When Covid-19 swept through the Northeast in April, nearly 600 health care workers died of the virus and thousands were infected. New surges in the southern and western United States threaten additional workers – but a retired emergency room physician in Ellicott City has developed a device that helps protect clinicians from the deadly virus while treating high-risk patients.
Called the Z-Box, the device, named after Ellicott City’s Dr. Jay Zwally, could substantially reduce the risk of Covid-19 transmissions to doctors, nurses and health care workers while they intubate infected patients to help them breath.
The Z-Box is a plexiglass box that can be placed on the patient immediately upon arrival in the emergency room or as soon as a patient develops respiratory distress. It contains resealing arm ports that provide access for a physician and a respiratory therapist while completely enclosing the intubation space. The box can be left in place until all procedures are completed and time has passed to allow aerosols in the box to settle out.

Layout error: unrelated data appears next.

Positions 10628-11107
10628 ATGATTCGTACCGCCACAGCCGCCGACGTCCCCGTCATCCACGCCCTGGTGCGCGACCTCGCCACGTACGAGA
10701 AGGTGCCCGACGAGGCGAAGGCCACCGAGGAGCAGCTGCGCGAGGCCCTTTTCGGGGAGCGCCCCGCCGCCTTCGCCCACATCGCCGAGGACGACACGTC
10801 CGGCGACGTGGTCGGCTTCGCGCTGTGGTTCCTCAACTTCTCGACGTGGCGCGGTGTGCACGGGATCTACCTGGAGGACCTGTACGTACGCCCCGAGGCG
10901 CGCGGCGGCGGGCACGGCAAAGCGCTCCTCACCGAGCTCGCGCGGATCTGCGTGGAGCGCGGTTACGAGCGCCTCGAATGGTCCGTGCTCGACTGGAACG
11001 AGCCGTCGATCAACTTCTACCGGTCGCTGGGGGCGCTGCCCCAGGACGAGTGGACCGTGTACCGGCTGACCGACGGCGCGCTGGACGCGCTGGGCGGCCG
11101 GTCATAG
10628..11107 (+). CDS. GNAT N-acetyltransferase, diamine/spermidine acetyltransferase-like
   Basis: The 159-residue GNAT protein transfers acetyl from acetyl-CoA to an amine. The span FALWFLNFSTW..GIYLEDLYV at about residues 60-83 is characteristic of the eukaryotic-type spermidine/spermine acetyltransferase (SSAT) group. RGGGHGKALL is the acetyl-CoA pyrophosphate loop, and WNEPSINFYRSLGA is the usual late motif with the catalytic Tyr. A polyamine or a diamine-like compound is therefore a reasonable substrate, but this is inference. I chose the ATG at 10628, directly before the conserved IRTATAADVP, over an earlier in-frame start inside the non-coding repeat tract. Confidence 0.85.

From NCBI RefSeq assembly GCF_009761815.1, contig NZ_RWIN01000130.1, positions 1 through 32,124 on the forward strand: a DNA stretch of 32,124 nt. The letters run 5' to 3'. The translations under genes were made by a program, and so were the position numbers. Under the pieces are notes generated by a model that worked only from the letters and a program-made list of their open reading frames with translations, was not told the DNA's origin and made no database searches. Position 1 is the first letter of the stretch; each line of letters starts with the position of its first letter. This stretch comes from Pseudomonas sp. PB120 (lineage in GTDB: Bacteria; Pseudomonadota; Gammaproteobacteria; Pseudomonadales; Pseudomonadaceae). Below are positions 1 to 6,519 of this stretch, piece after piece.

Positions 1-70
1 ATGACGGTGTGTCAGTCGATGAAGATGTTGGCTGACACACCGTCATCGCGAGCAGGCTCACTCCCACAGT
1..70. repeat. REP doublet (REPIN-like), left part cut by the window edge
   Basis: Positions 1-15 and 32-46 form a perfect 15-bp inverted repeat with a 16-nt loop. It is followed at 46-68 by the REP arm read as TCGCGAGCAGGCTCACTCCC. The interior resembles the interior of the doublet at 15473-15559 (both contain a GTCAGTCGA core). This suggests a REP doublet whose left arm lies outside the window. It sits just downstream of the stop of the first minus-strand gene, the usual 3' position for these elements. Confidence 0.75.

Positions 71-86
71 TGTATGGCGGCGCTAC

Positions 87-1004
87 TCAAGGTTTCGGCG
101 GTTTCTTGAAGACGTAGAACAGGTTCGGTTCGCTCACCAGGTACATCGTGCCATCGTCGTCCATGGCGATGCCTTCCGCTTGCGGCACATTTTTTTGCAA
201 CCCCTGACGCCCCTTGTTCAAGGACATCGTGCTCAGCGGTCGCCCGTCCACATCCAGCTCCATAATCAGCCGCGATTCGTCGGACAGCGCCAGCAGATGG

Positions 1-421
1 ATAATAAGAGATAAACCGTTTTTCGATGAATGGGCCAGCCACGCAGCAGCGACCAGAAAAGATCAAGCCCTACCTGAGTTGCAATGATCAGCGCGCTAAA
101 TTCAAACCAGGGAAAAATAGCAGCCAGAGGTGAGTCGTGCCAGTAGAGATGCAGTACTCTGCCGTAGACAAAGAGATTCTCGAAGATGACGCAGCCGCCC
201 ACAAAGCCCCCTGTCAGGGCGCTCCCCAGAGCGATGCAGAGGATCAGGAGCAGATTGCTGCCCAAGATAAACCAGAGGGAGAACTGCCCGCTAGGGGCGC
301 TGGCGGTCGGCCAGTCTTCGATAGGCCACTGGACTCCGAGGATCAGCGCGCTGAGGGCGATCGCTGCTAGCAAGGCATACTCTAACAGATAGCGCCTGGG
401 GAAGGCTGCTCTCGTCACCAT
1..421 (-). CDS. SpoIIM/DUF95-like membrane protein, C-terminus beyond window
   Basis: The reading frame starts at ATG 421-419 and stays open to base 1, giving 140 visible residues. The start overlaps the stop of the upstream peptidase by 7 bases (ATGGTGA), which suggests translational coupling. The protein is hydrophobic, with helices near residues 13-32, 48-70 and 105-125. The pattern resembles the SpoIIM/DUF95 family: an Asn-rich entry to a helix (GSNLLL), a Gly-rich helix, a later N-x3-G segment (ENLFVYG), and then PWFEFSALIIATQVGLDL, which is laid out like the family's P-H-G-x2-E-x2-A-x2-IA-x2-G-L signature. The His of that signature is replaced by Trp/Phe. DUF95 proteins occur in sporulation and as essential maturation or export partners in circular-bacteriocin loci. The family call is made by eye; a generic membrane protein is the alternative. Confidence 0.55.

“Intubation, administering nebulizer treatments or even using an Ambu bag to inflate a patient’s lungs, can create droplets and aerosols that contaminate entire treatment rooms and a large portion of the emergency room,” said Zwally, who was the attending emergency physician from 1998 to May 2020 at Doctor’s Community Medical Center, in Lanham, Md. “This explosion of the virus as an aerosol puts health care workers at great risk.”
“There is no barrier enclosure on the market that functions as well to protect our frontline medical workers,” Zwally said. “Hospitals continue to have [Personal Protection Equipment] shortages, which result in rationing and reusing unsafe materials, increasing provider’s risk of exposure. Unfortunately, we are going to see a lot of illness and possibly deaths among health care workers.”